Tue January 24 10:00 am 2023 in category Company news
Experts: There’s Only One True Four-Season Tire in Many Areas of North America
Dealer, Product Expert Discuss the Merits of All-Weather Tires
DAYTON, Tenn. – Howie Fetzer built his business around a fact that remains a secret to most drivers. In many areas of the United States and Canada, all-season tires aren't designed for use in all four seasons.
“Think of tires like shoes,” said Fetzer, who owns Fetzer Tire in Fairfield, Connecticut. “No matter how in shape you are, you’re only as safe as the contact you’re making with the ground.”
Fetzer regularly converses with drivers who, like many North Americans, aren’t aware that all-season tires become far less safe when temperatures fall below 45 degrees Fahrenheit (7 degrees Celsius). That’s why he started selling a four-season alternative, the all-weather tire, more than two decades ago.
“An all-season tire is a sneaker,” Fetzer said. “An all-weather tire is a boot you can wear year-round; it’s comfortable like a sneaker and dressy enough to go out on a black-tie night.”
The all-weather tire’s biggest strength is versatility. Like an all-season tire, it’s meant for year-round driving. But like a winter tire, it’s certified for driving in snow and slush, marked with the three-peak mountain snowflake emblem that indicates it achieves performance standards on snowy roads.
"Because the tire is used in all seasons, it needs to have good handling and wet braking properties,” said Nokian Tyres Director of Products Steve Bourassa. “But you need to tweak the product a certain amount to be able to pass the three-peak mountain snowflake certification test. It needs to have the right winter capabilities in snowy and icy conditions to satisfy consumers and keep them safe.”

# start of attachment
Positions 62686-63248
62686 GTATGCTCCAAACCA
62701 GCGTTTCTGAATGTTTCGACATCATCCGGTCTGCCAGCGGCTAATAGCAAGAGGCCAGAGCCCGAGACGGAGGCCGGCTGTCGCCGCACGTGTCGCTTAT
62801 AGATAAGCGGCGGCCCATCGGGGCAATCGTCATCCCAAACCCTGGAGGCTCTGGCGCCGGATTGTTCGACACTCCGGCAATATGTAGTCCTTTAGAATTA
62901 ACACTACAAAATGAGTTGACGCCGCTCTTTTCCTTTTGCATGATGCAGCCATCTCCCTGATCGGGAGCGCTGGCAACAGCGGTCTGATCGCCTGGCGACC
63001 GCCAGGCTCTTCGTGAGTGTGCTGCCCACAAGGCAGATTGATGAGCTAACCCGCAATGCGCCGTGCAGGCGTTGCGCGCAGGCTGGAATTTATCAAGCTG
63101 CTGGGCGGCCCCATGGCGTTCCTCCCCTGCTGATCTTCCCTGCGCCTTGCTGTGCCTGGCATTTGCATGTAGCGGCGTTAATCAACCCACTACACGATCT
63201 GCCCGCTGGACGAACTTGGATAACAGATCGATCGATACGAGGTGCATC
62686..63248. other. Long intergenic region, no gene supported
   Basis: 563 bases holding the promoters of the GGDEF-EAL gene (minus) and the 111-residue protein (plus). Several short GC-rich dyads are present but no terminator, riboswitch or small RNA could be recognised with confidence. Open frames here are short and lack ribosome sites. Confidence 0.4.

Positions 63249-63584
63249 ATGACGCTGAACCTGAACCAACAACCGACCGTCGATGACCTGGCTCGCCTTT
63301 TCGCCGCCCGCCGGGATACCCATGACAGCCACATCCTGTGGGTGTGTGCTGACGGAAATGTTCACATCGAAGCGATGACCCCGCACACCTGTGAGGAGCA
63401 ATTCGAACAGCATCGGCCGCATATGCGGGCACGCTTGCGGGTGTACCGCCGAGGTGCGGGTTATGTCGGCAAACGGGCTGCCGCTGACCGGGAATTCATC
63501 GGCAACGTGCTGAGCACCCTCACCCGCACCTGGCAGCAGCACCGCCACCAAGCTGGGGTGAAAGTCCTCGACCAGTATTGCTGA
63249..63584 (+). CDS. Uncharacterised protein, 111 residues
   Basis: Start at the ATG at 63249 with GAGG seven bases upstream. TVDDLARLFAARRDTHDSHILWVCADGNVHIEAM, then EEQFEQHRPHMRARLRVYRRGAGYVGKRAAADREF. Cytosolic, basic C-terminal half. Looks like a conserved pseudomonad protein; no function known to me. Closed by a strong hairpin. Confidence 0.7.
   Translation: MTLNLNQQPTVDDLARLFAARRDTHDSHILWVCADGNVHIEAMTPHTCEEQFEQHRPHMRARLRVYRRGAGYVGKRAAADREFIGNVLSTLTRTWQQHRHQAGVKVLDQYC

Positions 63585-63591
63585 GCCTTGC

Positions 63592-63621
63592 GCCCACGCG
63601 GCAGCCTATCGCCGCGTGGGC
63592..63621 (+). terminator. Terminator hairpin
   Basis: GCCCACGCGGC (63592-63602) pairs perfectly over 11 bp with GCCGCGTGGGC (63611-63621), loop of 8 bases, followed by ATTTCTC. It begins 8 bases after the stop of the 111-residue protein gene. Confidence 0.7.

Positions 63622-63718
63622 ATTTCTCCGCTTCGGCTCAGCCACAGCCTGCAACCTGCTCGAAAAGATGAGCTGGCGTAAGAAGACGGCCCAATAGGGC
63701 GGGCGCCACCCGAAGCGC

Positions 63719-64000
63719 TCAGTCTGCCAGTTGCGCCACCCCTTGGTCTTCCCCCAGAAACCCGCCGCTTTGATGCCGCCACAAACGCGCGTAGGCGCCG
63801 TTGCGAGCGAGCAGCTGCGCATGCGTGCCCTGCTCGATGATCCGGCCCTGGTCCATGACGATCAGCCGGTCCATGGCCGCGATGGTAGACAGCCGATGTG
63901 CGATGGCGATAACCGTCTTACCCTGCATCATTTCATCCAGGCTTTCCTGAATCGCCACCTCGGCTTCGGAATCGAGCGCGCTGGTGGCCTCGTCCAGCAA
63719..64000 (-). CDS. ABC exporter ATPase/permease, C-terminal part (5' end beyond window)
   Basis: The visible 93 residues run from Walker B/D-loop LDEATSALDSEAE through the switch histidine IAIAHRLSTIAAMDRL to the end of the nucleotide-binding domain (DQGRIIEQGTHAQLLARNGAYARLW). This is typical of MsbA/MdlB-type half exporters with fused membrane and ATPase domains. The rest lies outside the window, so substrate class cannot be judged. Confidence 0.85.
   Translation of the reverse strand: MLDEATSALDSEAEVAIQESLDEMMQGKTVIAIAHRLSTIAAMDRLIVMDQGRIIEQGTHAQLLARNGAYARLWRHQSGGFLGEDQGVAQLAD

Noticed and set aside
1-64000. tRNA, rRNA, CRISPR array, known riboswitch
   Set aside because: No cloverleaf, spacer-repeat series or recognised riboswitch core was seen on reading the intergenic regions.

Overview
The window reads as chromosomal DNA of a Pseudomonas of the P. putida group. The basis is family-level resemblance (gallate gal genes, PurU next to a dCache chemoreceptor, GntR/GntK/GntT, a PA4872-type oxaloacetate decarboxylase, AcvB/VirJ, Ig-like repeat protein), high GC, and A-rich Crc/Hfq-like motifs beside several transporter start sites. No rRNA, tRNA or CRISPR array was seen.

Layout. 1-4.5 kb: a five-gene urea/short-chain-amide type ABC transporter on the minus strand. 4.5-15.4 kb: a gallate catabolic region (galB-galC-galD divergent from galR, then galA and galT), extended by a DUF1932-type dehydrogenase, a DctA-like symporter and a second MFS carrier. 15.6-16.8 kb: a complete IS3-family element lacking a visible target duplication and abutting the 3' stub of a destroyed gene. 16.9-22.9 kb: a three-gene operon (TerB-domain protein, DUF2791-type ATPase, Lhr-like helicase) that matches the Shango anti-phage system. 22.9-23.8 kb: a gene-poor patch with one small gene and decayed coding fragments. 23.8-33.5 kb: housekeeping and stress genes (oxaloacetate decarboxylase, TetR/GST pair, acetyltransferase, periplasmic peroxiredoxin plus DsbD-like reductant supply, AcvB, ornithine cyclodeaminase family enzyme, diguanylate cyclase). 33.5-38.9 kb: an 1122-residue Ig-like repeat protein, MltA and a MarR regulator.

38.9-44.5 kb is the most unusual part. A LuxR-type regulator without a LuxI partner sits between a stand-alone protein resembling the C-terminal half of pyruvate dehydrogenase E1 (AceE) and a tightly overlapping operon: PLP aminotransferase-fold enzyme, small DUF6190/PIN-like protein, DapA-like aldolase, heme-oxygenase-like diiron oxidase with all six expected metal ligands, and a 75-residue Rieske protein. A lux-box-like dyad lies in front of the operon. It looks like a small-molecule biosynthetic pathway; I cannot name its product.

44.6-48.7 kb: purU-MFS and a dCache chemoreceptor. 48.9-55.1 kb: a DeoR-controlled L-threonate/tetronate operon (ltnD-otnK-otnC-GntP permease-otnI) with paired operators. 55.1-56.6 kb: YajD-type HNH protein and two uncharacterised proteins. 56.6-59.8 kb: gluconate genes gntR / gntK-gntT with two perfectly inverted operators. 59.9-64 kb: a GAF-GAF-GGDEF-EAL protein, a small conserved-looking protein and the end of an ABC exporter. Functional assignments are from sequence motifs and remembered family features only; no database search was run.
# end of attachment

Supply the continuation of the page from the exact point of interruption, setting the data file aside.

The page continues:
Nokian Tyres is on its fifth generation of the product segment after introducing the first all-weather passenger tire in 2000. According to Bourassa, the right all-weather user is someone who visits winter or sees winter visit them. Drivers who endure frequent snow and ice are still better off with a dedicated winter tire.
“Somebody who has been using winter tires for a long time might not be the best all-weather consumer,” Bourassa said. “But the consumer who has been driving on all-season tires in winter is an excellent choice for all-weather – something that will give them better winter traction with minimal compromise compared to what they expect from all-season tires.”
Fetzer agrees, and so do his customers. He estimates that all-weather tires make up 85 to 90 percent of his shop’s tire sales, with most of those purchases coming from repeat customers or referrals.
“Anyone who bought the all-weather tire wasn’t taking it off, and the Nokian Tyres all-weather product was holding up as well or better than other manufacturers’ all-season tires,” said Fetzer. “People ask for the product because they’ve heard from friends or family that this is the tire they need on their vehicles.”
The Nokian Tyres WR G4 is the company’s current all-weather offering. Its asymmetrical tread pattern and soft compound help drivers thrive in rain, heat, snow and slush. Nokian Tyres makes the tire at its North American factory in Dayton, Tennessee.
To learn more about all-weather tires, drivers are invited to visit NokianTires.com/Weather.